Rand Paul now to the right of even Tony Perkins on homophobia

Rand Paul — courting the gay-hating evangelical crowd in Iowa to boost support for his 2016 presidential run — made his oh-so-hilarious “gayer” joke Friday night, which became a topic of discussion on the Sunday morning talk shows.

But unlike the straight white male libertarians in the Cult of Paul (freedom for us, not for you) who are defending his joke as hilarious, he did not get a friendly reception from fellow conservatives. While RNC chair Reince Priebus refused to defend him (doing the equivalent of running away), the Family Research Council’s Tony Perkins — yes, the leader of a SPLC-certified hate group — denounced Paul:

“I don’t think it’s a laughing matter. I don’t think this is something we should joke about. Ah, we’re talking about individuals who feel very strongly one way or the other, and I think we should be civil, respectful, allowing all sides to have the debate…but I think this is not something to laugh about, to poke fun of other people about.”

That’s right, the man who has spent most of his life blaming gay people for every ill in the world, indoctrinating kids, and thinking they can be “cured”… says that Rand Paul shouldn’t be so disrespectful to the LGBT community.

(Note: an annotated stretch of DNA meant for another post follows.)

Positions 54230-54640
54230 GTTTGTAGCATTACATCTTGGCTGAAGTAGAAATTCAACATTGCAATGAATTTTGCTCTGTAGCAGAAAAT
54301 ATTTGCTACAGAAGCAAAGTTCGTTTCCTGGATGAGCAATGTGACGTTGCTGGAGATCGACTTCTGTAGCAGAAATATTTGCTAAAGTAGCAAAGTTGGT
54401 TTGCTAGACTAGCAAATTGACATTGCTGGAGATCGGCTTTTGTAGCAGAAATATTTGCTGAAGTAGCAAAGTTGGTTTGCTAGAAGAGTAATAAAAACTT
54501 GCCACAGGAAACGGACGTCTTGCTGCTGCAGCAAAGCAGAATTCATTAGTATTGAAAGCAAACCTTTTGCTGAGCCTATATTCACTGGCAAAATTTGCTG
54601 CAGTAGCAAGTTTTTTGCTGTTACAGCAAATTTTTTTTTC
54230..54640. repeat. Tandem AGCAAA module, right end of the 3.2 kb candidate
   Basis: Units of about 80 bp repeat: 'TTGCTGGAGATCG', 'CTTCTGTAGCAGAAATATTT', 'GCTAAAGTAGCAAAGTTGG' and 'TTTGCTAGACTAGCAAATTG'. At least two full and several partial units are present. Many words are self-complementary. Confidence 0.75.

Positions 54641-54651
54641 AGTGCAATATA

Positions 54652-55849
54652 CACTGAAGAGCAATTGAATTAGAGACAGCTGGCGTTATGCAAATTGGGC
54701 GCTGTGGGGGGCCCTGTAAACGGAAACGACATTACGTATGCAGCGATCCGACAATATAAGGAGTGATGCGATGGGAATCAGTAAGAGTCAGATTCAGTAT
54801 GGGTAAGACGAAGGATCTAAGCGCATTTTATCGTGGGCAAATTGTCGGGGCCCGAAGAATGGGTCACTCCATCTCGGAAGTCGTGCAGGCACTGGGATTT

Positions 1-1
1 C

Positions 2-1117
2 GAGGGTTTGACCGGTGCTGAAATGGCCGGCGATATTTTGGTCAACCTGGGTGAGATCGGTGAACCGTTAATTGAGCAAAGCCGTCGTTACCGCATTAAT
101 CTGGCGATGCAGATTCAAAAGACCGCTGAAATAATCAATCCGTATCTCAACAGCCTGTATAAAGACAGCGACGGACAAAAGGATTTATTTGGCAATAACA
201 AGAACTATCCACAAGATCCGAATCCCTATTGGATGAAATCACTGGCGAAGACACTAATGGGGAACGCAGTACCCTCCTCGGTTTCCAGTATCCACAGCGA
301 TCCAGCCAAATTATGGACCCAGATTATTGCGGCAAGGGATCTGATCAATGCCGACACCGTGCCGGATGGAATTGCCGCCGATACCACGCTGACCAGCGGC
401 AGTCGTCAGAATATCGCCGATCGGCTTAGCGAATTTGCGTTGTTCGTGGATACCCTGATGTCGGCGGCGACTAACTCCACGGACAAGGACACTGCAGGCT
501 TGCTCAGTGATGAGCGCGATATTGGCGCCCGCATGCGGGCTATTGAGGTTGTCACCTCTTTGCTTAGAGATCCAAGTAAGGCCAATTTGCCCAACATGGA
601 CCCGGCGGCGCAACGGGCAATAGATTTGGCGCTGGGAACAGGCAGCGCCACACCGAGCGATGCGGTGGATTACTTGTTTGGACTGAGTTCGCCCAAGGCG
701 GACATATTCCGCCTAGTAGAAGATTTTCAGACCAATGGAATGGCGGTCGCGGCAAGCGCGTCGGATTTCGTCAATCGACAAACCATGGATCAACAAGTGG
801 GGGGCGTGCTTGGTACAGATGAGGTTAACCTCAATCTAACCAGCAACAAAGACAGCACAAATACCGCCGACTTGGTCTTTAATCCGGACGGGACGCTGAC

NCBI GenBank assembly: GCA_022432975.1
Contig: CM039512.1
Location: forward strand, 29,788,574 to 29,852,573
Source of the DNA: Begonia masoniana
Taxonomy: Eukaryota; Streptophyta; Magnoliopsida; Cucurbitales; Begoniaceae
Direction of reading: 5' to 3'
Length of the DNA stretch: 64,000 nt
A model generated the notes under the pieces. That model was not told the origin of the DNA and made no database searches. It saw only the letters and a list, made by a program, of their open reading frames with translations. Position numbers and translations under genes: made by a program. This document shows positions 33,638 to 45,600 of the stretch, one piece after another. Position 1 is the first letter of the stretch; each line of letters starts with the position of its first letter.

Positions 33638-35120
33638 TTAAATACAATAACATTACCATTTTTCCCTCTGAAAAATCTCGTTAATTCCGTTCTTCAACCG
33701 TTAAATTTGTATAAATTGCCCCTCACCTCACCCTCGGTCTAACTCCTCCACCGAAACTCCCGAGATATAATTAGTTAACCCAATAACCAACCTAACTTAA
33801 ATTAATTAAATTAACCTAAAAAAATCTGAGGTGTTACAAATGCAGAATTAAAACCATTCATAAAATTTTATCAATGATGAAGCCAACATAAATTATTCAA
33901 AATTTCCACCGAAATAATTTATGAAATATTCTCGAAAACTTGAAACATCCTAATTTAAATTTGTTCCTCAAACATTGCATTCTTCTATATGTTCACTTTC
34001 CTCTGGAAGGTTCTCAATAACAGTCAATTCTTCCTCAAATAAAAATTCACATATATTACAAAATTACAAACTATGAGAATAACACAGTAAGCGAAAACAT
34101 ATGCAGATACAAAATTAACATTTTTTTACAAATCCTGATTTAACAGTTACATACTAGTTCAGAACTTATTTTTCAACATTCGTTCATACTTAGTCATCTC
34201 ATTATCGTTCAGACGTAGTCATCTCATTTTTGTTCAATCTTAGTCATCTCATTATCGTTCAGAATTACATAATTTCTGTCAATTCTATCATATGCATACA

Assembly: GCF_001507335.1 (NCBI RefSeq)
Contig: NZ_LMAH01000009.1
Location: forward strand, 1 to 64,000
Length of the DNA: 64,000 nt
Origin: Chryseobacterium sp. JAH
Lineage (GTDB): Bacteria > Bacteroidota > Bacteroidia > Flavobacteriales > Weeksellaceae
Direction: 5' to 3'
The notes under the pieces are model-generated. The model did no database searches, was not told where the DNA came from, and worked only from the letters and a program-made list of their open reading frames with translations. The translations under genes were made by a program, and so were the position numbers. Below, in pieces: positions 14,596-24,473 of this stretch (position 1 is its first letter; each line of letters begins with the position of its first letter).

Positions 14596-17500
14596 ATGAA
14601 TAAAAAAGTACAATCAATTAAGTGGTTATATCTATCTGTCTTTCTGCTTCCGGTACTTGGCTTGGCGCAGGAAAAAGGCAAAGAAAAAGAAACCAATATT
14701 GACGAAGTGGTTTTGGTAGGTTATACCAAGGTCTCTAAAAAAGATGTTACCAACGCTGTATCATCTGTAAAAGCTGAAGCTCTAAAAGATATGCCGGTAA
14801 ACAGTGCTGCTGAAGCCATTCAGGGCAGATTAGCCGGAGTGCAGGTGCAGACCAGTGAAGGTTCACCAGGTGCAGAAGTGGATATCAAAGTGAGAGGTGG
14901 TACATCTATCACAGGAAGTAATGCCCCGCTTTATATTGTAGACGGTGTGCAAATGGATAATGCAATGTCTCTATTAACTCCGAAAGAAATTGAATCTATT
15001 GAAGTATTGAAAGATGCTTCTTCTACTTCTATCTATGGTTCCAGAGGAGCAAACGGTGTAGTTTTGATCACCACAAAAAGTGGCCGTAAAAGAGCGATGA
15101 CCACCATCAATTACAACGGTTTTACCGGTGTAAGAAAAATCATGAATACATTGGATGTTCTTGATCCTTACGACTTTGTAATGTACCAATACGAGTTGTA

In the late-1980′s, Ron Paul hitched his movement to Lew Rockwell’s paleoconservative strategy: pandering to white supremacists and crazy people playing pretend soldier in the woods. Though this decision made him boatloads of cash through his newsletters, all it wound up giving him politically in the long-term was a lot of headaches — as he has alternated between expressing regret to denying he ever did this. Though Ron Paul has always been for government intervention into the uterus of women when it comes to abortion, he’s never been able to fully gain the support of the evangelical crowd, partly because of his libertarian views on drugs, but also because he’s never been known as someone who villainizes gay people for political gain.

Rand Paul has obviously studied the political shortcomings of his father and thinks he can overcome this by appealing to the absolute worst instincts of social conservative Republicans — minus the overt racial stuff, following his Civil Rights Act flip-flop. It began in his Senate campaign, when he said the Department of Education was trying to indoctrinate children into homosexuality. His pre-planned, scripted “gayer” joke — in front of an influential crowd of virulently anti-gay activists who will require courting for the 2016 Iowa Caucus — is just the continuation of this strategy. Throw in Rand Paul’s decidedly un-Libertarian call for abortion to be outlawed on the federal level, and all of a sudden Rand Paul assumes he can get the votes that went to Rick Santorum instead of his father back in January.

He just might succeed. But whether or not he does, we should all just note that the “we only care about fiscal issues” rhetoric of the Tea Party is once again nothing but a fraud and shouldn’t have ever fooled anyone.

(P.S. — Just in case you were wondering if the Kentucky Democratic Party might have “evolution” on its mind following President Obama’s statement on gay marriage, this proverbial ducking and running from Ryan Alessi’s questions — on challenging the 2004 gay marriage and civil union ban in Kentucky — by chairman Daniel Logsdon, the answer is a big “NO.”)

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